Cyber celebrities redefine market reach

By He Wei | China Daily Europe | Updated: 2018-11-23 08:36

The good old branding method of banking only on certain proven celebrities is being challenged in digital marketing and with no guarantee of success, market experts say.

"Depending on only a few top stars also means it has become difficult for marketers to uniquely build resonance with their brand," says Maneesh Choudhary, deputy managing director of Kantar Millward Brown China, a global research firm.

Choudhary says matching the brand character with the celebrity character is key to unlocking the true potential of synergy. For instance, snack food brand Nestle Milka successfully married its warm soft persona seamlessly with the "innocence" of Zhang Yixing, a singer and songwriter, to drive sustained engagement with consumers.

 Cyber celebrities redefine market reach

Webcasters, wearing cool summer clothes, broadcast online through their mobile phones, soliciting business for a newly opened bar in Tongling, Anhui province. Chen Chen / For China Daily

"This matching of personality becomes even more relevant for China's lower tiers (the next frontier of growth) where the personality of the celebrity should be down-to-earth and relatable to the people who are less advertising-literate and looking for rational and simple marketing messages," he says.

Meanwhile, brands are starting to reap more success from working with self-made bloggers, converting their own fan numbers into influence with the brands.

With more than 3 million followers on Weibo and 4.5 million fans on WeChat, Fan Yimin, who is better known by her online avatar Becky Li, helped sell 100 Mini Cooper Countryman cars within five minutes via her WeChat post last year.

She is a role model to a generation of digital natives who have established viable careers as social media "influencers", and found fame and fortune solely by posting blogs and sharing their preferences online.

The power of word of mouth is one important reason for blogger success from the cultural perspective, according to Ashley Galina Dudarenok, founder of social media agency Alarice and a veteran social media expert.

"Chinese customers have very deep trust in key opinion leaders (KOLs) and this psychological bond can be partially explained by the pseudo-intimacy created by social media," she says. "Social media make you feel like influencers are friends you know in real life, thanks to the details of their daily lives shared through Weibo, WeChat and live streaming apps."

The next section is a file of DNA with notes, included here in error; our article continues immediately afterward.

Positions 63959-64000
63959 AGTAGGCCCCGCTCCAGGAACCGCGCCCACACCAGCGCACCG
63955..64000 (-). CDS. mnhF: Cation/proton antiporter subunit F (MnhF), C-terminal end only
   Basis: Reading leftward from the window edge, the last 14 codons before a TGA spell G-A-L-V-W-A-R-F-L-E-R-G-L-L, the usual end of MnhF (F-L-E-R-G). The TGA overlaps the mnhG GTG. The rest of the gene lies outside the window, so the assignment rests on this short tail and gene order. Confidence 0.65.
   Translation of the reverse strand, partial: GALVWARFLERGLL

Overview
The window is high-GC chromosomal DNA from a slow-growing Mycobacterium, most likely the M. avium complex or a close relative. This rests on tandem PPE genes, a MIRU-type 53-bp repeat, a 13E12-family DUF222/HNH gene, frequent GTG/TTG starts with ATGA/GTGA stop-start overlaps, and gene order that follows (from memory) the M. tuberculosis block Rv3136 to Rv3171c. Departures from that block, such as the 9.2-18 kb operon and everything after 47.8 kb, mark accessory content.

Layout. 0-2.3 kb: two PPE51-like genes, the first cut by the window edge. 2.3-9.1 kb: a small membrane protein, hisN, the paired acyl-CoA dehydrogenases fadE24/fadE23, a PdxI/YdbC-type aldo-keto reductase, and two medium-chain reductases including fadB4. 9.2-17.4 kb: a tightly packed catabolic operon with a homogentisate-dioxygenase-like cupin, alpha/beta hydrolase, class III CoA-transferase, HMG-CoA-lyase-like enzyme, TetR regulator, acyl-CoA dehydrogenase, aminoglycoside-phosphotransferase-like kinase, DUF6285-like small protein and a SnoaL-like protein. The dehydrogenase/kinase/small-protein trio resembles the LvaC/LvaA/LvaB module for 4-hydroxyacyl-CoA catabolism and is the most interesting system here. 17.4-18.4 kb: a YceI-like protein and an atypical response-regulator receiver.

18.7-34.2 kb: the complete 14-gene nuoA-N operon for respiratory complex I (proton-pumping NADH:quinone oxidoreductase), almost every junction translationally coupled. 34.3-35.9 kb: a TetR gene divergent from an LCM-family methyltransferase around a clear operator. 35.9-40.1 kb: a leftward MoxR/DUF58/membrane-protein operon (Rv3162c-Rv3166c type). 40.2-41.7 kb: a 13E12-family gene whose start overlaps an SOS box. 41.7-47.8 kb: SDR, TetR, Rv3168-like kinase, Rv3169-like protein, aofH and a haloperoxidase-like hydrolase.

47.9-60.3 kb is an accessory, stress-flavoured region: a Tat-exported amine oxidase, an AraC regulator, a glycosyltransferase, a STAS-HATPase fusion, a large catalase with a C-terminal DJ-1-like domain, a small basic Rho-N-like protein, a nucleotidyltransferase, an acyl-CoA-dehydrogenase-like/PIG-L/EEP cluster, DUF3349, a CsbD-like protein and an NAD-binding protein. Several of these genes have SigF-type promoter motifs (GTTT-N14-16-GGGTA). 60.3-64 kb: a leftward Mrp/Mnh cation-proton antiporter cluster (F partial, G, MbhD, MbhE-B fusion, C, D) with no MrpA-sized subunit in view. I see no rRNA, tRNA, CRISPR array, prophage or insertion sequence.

Choudhary agrees. He referrs to the case of Zhang Dayi, one of China's best-known key opinion leaders, who reportedly earns around 300 million yuan ($43.2 million; 37.8 million euros; £33.6 million) annually, which is more than what some celebrity film actors and actresses earn.

"Brands can leverage the might of this huge traffic to garner short-term gains and if matched well with a brand's personality can also result in effective brand building," Choudhary says.

Major factors when choosing a KOL include exposure, engagement and relevance. The negative checklist involves potential risk, competitor conflict and cooperation feasibility, says Leon Zhang, general manager of social media at Media-Com China, an agency engaged in media operations and content creativity.

"Usually, clients with sufficient budgets are willing to pay for premium and quality KOLs for peak influence and quality content co-creation, while at the same time setting aside part of the budget for other lowerprofile KOLs and social ads to amplify the influence," he says.

(China Daily European Weekly 11/23/2018 page29)

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